SE Neighbors voted to save Amazon Headwaters from development. Great, expanding out can hurt the environment and encourage more harmful use of cars. We can’t then turn around and say that infill development in a properly zoned area, by a locally based developer who has a track record of good work, is a bad thing! We can’t be the NIMBY neighbors. Eugene is growing, we can’t make it stop, let’s welcome intelligent growth and work to continue to find ways to guide our city to a more sustainable, walkable, affordable place!
SEN should worry about paying off its existing debt before taking on more, especially in what is very likely to be a losing appeal. And more importantly, there are more critical issues facing our neighborhood than this development. Use the $7000 cost of an appeal for another small housing unit for the homeless at the Episcopal church on Hilyard, support replacing the antiquated playground structure st Tugman, help ensure safe bike/ped crossing on Hilyard (at Tugman), along Amazon, especially at Fox Hollow.  There are many more critical needs than a Quixotic quest against Amazon Corners.
There is probably too much money behind potential investors to honestly win this.  That area is a “trafficky” mess anyway, so they may live to regret it in the end.  That being said, freeing ourselves of that issue will allow us to regroup our resources to fight another day for a more doable battle.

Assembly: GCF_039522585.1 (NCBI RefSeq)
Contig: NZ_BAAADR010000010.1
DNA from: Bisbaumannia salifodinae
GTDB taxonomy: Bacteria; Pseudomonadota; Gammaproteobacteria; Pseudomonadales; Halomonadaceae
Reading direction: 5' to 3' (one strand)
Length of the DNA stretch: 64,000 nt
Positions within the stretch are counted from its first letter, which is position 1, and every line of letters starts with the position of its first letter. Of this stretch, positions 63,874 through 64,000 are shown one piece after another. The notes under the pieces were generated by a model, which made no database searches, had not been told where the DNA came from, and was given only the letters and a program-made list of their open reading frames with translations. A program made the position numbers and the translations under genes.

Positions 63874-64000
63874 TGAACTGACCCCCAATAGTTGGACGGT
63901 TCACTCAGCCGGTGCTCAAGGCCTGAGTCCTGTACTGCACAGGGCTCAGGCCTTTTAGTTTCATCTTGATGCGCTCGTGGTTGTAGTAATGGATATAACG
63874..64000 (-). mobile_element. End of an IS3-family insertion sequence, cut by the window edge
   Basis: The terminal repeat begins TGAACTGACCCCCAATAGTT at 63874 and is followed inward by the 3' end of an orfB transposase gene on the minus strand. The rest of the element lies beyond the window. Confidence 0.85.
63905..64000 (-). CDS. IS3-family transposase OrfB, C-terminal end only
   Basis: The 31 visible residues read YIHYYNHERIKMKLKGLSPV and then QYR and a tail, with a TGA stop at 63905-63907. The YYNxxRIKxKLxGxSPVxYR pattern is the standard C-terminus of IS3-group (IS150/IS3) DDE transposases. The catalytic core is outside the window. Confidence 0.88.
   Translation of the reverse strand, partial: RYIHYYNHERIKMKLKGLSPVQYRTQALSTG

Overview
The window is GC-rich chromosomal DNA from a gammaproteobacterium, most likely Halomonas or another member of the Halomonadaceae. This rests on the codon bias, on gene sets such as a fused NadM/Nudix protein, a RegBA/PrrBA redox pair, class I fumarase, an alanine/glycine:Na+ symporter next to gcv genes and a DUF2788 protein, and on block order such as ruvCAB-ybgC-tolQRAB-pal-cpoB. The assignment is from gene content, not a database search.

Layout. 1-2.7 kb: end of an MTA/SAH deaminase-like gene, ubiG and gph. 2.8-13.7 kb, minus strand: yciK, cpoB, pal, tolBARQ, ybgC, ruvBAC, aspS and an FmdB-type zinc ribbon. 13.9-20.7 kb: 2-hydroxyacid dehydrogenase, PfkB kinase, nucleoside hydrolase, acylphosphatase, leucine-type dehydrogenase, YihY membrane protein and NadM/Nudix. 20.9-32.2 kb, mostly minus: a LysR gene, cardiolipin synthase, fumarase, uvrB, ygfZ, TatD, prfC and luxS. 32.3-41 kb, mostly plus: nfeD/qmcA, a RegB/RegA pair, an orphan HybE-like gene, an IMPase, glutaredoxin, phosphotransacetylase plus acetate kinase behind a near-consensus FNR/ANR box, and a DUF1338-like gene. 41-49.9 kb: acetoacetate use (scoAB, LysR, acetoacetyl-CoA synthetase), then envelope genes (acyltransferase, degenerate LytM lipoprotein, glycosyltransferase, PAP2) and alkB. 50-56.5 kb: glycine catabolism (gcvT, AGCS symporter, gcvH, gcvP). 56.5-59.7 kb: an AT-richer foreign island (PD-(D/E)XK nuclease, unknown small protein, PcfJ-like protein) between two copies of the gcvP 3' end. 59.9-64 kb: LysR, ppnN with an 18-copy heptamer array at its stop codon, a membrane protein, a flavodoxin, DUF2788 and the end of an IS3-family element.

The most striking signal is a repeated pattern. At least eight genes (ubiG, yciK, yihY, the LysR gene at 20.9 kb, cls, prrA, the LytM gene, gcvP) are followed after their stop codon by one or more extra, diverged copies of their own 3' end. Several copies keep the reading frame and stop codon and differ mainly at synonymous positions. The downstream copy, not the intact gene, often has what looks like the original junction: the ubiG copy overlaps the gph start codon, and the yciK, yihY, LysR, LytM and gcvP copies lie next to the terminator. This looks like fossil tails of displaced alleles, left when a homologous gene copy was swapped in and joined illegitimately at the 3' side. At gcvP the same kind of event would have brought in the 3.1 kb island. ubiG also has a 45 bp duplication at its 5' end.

This would not be a good use of time or money at all and I also do not believe that there is a chance for success at all. I would like to see the project move forward and look forward to Amazon Corner in the neighborhood.
Please. Southeast Neighbors has only $1000 in the bank and already owes $7000 for the most recent appeal? That fact alone should make the decision easy: No. Do not appeal.
But furthermore, why resist urban infill? This is such a classic NIMBY case. And I hate to admit it because I am one, but liberals adopt this NIMBY opinion whenever something doesn’t their way. Let’s accept infill instead of more growth in, say, west Eugene.
I believe the objections based on traffic impact of the plan are misguided. Developments like these are bad for cars, but good for people. We should be encouraging walkable neighborhoods with mixed-use development for the benefit of all.
We may be divided on whether or not we think this is a good idea, but there is really no case here. A feeling with me just throwing away money.
I don’t believe this is an effective use of our time or our budget.
’tis better to grow up than out, even in my backyard.
Amazon Corner is a great project for our neighborhood. SEN board should be promoting and supporting compact, mixed use, walkable development in our neighborhood, not opposing it.
Why didn’t the association conduct a poll like this for the first appeal? I would like to have more polls in the future.
I think we should agree but ask for some low income housing in the unit!
Yes, appeal!